In honor of this year's "Independence Day," let's take a brief walk through history, starting with the original meaning of our "Independence Day" celebration.

Happy Secession Day

Perhaps the best evidence of how American history was rewritten, Soviet style, in the post-1865 era is the fact that most Americans seem to be unaware that "Independence Day" was originally intended to be a celebration of the colonists’ secession from the British empire. Indeed, the word secession is not even a part of the vocabulary of most Americans, who more often than not confuse it with "succession." The Revolutionary War was America’s first war of secession.

America’s most prominent secessionist, Thomas Jefferson, the author of the Declaration, was very clear about what he was saying: Governments derive their just powers from the consent of the governed, and whenever that consent is withdrawn, it is the right of the people to "alter or abolish" that government and "to institute a new government." The word "secession" was not a part of the American language at that time, so Jefferson used the word "separation" instead to describe the intentions of the American colonial secessionists.

The Declaration is also a states’ rights document (not surprisingly, since Jefferson was the intellectual inspiration for the American states’ rights political tradition). This, too, is foreign to most Americans. But read the final paragraph of the Declaration which states:

That these United Colonies are, and of right ought to be, FREE AND INDEPENDENT STATES; that they are absolved from all allegiance to the British crown and that all political connection between them and the state of Great Britain is, and ought to be, totally dissolved; and that, as free and independent states, they have full power to levy war, conclude peace, contract alliances, establish commerce, and do all other things which independent states may of right do (emphasis in original).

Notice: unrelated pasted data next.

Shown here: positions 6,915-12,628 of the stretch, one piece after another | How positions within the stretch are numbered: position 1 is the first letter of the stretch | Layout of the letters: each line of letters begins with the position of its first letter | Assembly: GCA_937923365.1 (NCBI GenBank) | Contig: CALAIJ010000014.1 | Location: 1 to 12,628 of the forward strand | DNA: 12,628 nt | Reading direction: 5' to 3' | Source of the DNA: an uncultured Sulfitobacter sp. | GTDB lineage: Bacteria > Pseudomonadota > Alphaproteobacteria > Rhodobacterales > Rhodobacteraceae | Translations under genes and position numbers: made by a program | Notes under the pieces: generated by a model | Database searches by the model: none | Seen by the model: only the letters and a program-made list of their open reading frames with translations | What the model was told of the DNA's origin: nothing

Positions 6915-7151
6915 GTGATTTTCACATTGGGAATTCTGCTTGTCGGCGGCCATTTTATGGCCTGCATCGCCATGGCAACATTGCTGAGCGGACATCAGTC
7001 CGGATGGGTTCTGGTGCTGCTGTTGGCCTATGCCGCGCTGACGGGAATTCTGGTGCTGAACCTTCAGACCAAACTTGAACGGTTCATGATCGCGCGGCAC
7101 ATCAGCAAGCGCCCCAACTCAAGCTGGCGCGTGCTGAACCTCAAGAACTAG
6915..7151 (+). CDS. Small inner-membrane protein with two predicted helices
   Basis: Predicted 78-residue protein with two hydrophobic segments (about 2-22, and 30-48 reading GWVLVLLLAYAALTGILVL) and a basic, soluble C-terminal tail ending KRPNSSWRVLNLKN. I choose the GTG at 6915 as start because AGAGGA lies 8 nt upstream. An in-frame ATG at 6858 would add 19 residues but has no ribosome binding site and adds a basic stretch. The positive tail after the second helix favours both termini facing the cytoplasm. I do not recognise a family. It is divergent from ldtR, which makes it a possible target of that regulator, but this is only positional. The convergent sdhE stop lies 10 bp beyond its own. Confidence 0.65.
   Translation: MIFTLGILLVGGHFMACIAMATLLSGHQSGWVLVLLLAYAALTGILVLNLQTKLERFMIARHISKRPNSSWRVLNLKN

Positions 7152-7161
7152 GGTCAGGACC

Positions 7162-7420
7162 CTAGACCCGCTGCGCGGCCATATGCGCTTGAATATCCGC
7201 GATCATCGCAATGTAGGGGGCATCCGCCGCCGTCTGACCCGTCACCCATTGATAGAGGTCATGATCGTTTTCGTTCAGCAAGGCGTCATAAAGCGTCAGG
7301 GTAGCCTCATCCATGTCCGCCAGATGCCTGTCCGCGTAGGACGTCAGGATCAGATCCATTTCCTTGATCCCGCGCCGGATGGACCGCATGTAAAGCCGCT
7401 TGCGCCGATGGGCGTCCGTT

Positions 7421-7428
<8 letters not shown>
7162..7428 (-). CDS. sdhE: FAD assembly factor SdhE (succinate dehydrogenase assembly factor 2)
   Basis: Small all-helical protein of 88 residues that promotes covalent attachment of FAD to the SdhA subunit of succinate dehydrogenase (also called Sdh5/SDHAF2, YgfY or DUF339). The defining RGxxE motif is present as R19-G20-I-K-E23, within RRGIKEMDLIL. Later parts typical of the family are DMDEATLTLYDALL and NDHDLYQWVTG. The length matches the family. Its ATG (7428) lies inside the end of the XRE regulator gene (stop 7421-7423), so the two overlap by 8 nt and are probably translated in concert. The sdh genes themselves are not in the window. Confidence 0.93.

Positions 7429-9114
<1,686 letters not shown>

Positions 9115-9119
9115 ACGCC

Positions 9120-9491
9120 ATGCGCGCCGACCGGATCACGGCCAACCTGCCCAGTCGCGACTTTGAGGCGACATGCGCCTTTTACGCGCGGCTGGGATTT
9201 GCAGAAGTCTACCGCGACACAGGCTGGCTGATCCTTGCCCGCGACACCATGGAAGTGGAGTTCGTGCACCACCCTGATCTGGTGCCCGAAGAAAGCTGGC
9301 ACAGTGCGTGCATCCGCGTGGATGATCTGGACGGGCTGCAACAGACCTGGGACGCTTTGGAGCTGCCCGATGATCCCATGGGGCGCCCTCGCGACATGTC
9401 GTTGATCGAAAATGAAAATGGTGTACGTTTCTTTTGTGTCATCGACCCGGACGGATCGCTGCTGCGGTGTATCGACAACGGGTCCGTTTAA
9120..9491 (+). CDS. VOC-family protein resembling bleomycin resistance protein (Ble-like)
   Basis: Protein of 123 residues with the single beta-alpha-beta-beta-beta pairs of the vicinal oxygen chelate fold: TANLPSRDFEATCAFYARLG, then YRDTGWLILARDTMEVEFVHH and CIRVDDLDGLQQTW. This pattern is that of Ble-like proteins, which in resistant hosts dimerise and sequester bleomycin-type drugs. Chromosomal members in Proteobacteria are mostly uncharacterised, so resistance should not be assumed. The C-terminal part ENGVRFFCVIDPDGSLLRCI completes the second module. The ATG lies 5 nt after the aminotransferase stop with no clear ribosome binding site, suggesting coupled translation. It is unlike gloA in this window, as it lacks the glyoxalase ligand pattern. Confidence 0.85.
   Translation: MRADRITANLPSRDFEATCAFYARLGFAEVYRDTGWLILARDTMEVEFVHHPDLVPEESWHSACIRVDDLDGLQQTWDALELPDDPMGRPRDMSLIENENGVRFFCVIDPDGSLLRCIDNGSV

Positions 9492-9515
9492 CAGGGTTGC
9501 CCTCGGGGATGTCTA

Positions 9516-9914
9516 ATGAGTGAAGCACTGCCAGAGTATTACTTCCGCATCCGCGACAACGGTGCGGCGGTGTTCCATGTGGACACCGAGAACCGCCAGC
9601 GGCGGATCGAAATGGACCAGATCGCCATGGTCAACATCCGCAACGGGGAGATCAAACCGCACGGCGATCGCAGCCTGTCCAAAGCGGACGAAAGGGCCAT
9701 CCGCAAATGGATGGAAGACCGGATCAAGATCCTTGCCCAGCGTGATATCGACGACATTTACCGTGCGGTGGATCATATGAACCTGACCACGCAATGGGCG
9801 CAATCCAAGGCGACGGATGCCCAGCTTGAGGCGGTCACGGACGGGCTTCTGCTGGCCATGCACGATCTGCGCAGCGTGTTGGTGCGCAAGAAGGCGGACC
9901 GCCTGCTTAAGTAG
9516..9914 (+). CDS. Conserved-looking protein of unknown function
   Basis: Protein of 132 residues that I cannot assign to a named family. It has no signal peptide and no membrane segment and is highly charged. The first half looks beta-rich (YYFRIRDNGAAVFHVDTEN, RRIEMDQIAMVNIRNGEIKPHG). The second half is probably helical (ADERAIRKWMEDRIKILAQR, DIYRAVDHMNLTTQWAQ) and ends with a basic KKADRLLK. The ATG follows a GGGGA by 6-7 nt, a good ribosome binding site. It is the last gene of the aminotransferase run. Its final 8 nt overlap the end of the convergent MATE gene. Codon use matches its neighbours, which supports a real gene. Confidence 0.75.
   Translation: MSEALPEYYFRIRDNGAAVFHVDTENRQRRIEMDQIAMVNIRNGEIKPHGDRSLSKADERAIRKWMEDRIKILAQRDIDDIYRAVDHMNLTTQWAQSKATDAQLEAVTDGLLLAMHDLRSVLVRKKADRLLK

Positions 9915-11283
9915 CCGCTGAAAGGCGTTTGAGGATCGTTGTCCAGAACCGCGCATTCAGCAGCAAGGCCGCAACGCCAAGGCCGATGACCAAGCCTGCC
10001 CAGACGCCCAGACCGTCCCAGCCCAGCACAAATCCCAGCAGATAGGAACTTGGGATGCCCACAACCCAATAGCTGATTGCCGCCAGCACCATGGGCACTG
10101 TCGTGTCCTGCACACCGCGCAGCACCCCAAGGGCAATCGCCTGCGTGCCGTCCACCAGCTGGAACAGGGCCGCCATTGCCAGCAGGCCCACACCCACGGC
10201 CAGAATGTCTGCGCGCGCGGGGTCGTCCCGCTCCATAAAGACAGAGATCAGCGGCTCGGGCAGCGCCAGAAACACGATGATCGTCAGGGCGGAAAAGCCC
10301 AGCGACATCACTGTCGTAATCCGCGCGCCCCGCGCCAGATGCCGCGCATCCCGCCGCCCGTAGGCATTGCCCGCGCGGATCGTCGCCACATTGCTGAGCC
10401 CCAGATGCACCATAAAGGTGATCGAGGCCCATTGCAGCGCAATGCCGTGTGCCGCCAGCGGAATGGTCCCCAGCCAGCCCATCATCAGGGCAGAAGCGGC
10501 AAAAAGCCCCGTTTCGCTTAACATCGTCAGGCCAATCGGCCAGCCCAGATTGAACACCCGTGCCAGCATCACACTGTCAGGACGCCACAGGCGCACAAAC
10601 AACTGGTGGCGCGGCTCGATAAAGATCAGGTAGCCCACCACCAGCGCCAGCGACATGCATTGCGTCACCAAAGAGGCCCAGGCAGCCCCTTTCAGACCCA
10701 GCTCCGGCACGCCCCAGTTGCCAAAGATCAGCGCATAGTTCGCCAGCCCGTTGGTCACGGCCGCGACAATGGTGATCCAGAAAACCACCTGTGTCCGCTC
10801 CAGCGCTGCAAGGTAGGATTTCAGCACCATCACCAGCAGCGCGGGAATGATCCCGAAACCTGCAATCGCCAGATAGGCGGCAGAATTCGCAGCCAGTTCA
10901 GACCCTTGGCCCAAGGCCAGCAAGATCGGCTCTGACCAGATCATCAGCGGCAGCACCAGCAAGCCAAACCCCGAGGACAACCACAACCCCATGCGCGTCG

Each colony was considered to be a free and independent state, or nation, in and of itself. There was no such thing as "the United States of America" in the minds of the founders. The independent colonies were simply united for a particular cause: seceding from the British empire. Each individual state was assumed to possess all the rights that any state possesses, even to wage war and conclude peace. Indeed, when King George III finally signed a peace treaty he signed it with all the individual American states, named one by one, and not something called "The United States of America." The "United States" as a consolidated, monopolistic government is a fiction invented by Lincoln and instituted as a matter of policy at gunpoint and at the expense of some 600,000 American lives during 1861–1865.

Jefferson defended the right of secession in his first inaugural address by declaring, "If there be any among us who would wish to dissolve this Union or to change its republican form, let them stand undisturbed as monuments of the safety with which error of opinion may be tolerated where reason is left to combat it." (In sharp contrast, in his first inaugural address, Lincoln promised an "invasion" with massive "bloodshed" (his words) of any state that failed to collect the newly-doubled federal tariff rate by seceding from the union).

Jefferson made numerous statements in defense of the defining principal of the American Revolution: the right of secession. In a January 29, 1804 letter to Dr. Joseph Priestly he wrote:

Whether we remain in one confederacy, or form into Atlantic and Mississippi confederacies, I believe not very important to the happiness of either part. Those of the western confederacy will be as much our children & descendants as those of the eastern, and I feel myself as much identified with that country, in future time, as with this; and did I now foresee a separation [i.e., secession] at some future day, yet I should feel the duty & the desire to promote the western interests as zealously as the eastern, doing all the good for both portions of our future family which should fall within my power.

In an August 12, 1803 letter to John C. Breckinridge Jefferson addressed the same issue, in light of the New England Federalists’ secession movement in response to his Louisiana Purchase. If there were a "separation" into two confederacies, he wrote, "God bless them both, & keep them in the union if it be for their good, but separate them, if it be better."